It's important to study shale gas development in detail, so that we can discern for ourselves what impact shale gas will have on the future of the US economy, as well as the global economy. It's important to get this right so that we don't over or under hype this potential resource.
On that note, here's links to some good articles as well as a quick description of each article:
An Information Video on Horizontal Drilling and Fracturing
This is a video overview of the technologies used to produce natural gas from tight shale formations. A must-see for anybody that's not already an expert.
This article and video interview by Daniel Yergen is an intro to shale gas development by this Pulitzer Prize winning author.
This article by author Matt Ridley is mostly just an opinion article, but it covers the impact that cheap gas has on arguments from alternative energy companies for subsidies.
Wiki site that gives a decent overview of shale gas resources, environment impact and economic impact.
This journal article calculates the emission of greenhouse gases over the lifetime of a power plant (including emissions of CO2 and CH4 from the wellhead.) They find that the lifecycle emission of greenhouse gases is roughly half of that from an efficient coal power plant per unit of electricity generated.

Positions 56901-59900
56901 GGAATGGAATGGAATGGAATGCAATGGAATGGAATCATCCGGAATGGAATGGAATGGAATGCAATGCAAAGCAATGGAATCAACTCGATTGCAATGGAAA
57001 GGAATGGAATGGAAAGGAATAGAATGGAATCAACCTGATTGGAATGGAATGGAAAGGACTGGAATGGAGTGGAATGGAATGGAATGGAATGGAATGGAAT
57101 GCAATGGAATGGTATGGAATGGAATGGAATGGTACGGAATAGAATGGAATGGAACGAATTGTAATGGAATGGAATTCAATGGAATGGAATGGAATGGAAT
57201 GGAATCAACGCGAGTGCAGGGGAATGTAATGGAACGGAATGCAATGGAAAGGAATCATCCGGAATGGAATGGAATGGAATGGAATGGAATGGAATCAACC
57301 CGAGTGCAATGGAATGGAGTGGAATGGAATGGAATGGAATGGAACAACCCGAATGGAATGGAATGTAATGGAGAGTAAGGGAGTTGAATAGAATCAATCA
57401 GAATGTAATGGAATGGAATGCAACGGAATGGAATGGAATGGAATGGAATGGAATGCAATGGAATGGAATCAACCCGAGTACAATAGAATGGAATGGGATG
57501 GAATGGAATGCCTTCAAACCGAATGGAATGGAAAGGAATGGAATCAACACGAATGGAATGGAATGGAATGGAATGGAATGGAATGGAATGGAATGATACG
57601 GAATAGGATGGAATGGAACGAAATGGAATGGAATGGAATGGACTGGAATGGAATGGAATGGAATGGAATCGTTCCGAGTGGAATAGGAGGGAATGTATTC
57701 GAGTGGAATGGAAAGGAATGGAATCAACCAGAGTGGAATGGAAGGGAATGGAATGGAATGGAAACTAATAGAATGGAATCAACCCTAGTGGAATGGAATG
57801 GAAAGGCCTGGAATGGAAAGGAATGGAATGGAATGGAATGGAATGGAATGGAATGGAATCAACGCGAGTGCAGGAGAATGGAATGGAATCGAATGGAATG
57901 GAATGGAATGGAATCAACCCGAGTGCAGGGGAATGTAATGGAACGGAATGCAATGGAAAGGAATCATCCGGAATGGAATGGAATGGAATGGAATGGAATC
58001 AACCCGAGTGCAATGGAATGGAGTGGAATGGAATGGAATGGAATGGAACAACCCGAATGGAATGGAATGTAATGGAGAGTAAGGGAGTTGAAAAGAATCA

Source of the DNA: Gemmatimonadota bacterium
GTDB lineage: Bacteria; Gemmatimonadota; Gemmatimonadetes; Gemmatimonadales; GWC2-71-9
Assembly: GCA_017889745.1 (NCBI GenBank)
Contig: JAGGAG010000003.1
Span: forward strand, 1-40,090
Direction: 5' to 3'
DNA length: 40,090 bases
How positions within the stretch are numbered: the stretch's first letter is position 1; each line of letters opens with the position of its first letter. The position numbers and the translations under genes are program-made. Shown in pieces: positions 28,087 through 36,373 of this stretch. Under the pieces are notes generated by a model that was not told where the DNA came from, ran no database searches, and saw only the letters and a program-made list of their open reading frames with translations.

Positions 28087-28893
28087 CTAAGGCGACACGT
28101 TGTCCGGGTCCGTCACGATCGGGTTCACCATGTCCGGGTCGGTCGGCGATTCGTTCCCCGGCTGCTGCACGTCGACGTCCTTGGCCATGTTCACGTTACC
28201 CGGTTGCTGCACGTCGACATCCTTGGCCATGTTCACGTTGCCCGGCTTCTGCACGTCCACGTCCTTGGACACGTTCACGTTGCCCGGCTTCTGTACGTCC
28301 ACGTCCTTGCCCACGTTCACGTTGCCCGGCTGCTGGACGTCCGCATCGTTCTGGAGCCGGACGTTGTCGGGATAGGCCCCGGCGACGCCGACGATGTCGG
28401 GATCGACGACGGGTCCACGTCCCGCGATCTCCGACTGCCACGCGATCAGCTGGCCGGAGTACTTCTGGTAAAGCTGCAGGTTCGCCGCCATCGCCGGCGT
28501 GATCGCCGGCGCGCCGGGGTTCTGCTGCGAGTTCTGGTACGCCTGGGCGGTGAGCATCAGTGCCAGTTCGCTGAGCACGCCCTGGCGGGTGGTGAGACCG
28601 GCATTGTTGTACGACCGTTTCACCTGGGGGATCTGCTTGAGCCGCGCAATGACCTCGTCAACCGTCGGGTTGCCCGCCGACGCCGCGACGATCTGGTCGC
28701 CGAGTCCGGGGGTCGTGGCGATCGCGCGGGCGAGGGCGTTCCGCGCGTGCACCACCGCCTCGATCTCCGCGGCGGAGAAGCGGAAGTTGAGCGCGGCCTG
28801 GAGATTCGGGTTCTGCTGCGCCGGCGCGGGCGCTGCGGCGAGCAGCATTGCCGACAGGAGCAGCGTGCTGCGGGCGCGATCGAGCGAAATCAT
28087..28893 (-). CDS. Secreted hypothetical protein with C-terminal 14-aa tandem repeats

This website does a good job of summarizing what's happening in Northern British Columbia regarding shale gas development. Drilling started taking off here after it got big in the Barnett, Haynesville and Marcellus shales, but it's growing fast because of the large demand for natural gas next door in Alberta to increase the hydrogen to carbon ratio of the tar sand petroleum products.
WSJ article on the UK's potential for 200 trillion cubic foot of natural gas.
I will continue to add to this post as I find good review articles and essays on natural gas production from shale geologic formations. If we globally get this right, then natural gas from shale will be a way for us to continue to grow while decreasing our emissions of CO2, NOx, SOx, mercury, particulates and decrease our consumption of fresh water in power plant cooling towers. This can be a win-win situation if we get this right, and we can get it right if we don't over or under hype this potential resource.